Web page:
[“By working together toward all these goals, we can do much to transform this century of recurring conflict into a century of enduring and invigorating peace. This, I assure you, the United States of America devotedly desires, as I know all of us do.”]
Faure said contacts between individuals of paramount importance reducing tension, of which meeting Heads of Government a glowing example.
Recognition of two security zones in Europe does not imply final acceptance of division of continent. France believes in brotherhood and friendship between nations. Prerequisite for unity in Europe is freer exchange between peoples and economies; therefore France offers proposal designed for freer circulation of men, ideas and goods.6
First, Faure referred to freedom of movement for business and tourism; second, to developing exchanges in professional, artistic and scientific circles, including students and lecturers, books, journals, magazines, documentary films, etc.
Primary obstacle to this has been atmosphere of systematic hostility which now appears to have largely receded. Further, there is fear that exchanges in scientific, cultural, technical and artistic fields will be used for political propaganda purposes. To solve this could have committee of ministers of education or fine arts to devise safeguards.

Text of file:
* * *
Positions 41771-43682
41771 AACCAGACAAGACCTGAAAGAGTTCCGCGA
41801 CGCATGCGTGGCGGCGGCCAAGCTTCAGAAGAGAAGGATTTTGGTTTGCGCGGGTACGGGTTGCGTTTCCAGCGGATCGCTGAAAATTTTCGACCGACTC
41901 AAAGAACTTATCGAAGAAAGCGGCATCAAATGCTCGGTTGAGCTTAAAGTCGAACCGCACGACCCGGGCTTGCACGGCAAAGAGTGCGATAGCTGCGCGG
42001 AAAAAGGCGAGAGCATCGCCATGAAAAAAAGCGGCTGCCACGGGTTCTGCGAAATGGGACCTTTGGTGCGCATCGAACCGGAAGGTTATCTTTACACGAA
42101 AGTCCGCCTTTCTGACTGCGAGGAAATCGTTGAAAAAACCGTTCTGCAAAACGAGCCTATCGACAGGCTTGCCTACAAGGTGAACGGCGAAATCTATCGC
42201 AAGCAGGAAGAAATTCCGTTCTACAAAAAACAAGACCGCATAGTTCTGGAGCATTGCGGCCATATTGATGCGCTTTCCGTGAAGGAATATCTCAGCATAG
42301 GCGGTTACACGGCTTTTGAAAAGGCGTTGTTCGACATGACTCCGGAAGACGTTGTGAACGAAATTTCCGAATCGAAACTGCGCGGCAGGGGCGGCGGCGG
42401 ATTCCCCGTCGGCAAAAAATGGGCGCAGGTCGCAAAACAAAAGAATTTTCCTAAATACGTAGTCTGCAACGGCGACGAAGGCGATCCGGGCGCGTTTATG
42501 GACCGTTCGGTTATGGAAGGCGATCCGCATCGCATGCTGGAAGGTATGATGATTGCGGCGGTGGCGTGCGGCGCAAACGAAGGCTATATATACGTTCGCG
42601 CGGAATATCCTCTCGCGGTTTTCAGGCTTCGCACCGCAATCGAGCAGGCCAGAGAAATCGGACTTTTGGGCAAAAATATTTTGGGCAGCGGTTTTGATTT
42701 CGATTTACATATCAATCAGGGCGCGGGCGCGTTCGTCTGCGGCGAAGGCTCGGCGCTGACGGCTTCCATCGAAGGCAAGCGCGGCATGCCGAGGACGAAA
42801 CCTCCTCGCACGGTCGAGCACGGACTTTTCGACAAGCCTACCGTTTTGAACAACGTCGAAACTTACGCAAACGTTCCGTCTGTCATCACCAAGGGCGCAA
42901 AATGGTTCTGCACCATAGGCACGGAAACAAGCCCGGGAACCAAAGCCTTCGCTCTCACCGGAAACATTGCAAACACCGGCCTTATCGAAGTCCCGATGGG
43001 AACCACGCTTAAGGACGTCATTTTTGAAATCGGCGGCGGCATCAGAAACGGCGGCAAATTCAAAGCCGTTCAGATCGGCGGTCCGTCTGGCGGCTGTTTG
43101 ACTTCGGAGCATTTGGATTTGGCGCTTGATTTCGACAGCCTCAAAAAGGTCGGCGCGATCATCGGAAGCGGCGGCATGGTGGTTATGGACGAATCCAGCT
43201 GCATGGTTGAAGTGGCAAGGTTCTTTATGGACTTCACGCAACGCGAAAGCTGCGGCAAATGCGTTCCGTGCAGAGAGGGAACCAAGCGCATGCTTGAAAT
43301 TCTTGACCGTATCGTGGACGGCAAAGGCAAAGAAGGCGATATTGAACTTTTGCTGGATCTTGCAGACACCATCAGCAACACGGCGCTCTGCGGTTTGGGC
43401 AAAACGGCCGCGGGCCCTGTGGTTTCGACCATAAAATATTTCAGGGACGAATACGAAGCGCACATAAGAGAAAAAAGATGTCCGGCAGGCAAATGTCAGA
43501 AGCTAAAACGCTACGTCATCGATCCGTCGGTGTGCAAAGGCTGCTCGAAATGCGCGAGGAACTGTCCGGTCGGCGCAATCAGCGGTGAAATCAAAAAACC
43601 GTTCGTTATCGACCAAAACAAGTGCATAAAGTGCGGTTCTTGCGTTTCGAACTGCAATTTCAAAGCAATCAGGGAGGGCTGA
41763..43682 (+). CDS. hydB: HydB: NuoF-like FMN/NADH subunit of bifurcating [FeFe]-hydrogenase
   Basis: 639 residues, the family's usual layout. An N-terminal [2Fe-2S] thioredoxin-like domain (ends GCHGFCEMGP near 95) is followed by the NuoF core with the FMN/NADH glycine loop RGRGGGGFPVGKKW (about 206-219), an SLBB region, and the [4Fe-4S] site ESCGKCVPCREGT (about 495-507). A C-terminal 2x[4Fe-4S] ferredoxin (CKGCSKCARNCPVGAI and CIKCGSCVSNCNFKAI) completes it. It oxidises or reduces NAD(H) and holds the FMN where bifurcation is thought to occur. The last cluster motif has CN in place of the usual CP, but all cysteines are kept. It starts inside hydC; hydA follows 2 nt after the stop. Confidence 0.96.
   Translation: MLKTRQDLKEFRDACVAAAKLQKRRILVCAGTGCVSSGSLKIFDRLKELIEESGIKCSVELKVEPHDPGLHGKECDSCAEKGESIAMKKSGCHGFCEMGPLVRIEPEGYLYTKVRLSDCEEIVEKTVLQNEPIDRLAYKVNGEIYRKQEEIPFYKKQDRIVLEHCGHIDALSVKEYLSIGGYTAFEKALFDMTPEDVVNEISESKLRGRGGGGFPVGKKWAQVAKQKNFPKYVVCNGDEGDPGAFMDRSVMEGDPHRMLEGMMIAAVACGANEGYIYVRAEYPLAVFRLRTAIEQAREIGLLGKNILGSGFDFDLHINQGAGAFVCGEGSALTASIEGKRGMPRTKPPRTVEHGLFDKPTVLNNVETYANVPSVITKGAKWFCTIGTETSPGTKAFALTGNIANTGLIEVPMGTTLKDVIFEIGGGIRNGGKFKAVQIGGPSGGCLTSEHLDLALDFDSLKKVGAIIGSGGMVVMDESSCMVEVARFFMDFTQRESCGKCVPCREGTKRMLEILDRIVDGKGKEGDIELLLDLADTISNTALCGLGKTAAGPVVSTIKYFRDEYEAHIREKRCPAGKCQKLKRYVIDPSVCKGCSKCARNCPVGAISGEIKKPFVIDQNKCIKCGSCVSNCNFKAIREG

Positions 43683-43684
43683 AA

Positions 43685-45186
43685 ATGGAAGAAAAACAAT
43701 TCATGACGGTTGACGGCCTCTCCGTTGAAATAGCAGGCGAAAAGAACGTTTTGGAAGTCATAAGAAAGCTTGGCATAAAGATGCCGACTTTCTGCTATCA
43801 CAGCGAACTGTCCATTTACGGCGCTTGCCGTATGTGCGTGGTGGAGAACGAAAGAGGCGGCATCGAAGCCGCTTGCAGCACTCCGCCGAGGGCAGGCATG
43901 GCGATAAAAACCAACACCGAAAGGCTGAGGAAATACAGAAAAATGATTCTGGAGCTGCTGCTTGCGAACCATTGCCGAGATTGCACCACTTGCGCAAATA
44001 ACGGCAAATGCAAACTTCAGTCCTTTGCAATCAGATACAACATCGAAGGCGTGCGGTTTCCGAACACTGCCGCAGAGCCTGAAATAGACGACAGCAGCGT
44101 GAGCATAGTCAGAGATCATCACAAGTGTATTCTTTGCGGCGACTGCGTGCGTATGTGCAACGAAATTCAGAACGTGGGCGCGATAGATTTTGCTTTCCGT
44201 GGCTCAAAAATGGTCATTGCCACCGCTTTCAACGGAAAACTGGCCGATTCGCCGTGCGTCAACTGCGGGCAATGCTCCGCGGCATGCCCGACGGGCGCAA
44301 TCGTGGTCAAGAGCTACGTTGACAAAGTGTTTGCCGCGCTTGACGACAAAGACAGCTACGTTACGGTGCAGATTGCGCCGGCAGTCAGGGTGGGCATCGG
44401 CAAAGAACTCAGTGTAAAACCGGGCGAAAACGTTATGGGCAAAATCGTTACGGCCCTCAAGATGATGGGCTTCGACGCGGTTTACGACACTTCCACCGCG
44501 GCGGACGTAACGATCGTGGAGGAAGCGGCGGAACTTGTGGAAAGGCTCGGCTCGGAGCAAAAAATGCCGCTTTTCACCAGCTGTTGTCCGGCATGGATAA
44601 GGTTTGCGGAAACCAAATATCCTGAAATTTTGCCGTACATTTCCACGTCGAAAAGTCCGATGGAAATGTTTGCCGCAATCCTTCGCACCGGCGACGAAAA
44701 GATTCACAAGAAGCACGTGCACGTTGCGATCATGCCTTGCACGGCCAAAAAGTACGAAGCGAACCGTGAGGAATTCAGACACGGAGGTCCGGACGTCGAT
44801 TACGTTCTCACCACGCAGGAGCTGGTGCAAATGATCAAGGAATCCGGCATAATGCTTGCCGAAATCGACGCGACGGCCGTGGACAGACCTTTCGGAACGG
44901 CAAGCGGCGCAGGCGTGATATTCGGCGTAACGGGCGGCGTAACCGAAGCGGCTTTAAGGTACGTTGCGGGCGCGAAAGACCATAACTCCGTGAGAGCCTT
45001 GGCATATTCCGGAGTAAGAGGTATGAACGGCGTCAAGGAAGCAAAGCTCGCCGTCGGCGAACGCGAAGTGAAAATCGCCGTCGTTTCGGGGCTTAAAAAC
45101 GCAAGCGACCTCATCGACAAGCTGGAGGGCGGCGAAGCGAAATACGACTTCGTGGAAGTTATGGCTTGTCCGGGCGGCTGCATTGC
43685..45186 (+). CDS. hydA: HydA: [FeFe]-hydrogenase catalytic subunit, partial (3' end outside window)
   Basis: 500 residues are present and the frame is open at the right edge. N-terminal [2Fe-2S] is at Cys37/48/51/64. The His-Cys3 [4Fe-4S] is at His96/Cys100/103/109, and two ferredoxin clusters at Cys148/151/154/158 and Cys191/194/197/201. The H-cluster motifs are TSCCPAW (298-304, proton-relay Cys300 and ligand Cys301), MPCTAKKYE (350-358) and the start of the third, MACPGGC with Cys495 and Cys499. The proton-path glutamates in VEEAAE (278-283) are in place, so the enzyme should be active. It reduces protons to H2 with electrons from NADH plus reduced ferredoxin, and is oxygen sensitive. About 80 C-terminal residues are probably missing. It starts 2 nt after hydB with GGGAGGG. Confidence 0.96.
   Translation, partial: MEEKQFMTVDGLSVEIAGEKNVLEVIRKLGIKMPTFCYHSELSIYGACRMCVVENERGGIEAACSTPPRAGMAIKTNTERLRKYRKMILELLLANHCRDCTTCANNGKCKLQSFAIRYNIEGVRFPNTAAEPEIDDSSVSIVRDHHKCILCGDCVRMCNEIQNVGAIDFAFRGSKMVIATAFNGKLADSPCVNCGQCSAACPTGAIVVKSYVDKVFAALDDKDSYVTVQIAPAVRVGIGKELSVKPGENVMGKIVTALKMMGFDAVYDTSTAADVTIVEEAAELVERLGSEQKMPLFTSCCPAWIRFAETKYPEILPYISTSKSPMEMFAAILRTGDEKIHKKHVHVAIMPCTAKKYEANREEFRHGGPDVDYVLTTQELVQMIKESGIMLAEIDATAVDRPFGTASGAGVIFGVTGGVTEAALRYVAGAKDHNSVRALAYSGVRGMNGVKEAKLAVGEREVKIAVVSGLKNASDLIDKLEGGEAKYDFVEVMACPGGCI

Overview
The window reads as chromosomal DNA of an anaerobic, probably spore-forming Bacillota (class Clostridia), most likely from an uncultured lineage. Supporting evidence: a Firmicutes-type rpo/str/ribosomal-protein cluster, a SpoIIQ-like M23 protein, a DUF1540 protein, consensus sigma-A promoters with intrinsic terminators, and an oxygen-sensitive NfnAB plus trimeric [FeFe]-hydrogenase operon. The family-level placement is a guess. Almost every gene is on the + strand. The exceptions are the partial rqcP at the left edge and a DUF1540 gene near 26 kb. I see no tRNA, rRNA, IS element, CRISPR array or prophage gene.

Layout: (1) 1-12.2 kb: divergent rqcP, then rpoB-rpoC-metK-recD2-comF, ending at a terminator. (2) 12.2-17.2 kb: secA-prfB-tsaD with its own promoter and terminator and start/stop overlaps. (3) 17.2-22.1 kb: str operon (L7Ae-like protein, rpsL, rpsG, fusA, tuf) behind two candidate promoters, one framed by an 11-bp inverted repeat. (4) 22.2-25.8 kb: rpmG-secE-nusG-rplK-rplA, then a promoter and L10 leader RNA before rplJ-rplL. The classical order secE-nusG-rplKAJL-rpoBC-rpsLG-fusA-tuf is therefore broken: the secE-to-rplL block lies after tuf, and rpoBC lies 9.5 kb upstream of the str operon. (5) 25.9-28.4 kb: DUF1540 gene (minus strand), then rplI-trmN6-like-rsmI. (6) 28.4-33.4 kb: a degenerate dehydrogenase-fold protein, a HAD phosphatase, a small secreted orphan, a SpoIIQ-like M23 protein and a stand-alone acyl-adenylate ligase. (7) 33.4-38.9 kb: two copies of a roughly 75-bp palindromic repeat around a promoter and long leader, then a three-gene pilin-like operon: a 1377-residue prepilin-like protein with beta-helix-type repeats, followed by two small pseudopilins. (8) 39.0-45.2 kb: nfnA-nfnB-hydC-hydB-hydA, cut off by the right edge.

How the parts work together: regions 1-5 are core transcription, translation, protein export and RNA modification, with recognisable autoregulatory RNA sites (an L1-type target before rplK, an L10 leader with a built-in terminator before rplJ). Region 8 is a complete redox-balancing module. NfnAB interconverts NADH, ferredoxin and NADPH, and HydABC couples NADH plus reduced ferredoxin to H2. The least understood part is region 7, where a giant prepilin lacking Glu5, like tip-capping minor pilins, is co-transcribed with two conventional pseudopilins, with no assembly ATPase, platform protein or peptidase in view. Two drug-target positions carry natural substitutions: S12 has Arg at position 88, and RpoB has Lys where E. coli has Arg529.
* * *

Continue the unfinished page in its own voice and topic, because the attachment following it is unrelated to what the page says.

Aid exchanges by radio should be amplified but broadcasts should not be used for propaganda. Suggested broadcasts on literary and scientific subjects.
Stated next problem is freedom of access to information. This would be easy re technical information, but more ticklish re political directives of opinion. Proposed Heads of Government should be able to make broad statements on general situation and other governments [Page 478]should give statements wide dissemination through press and radio.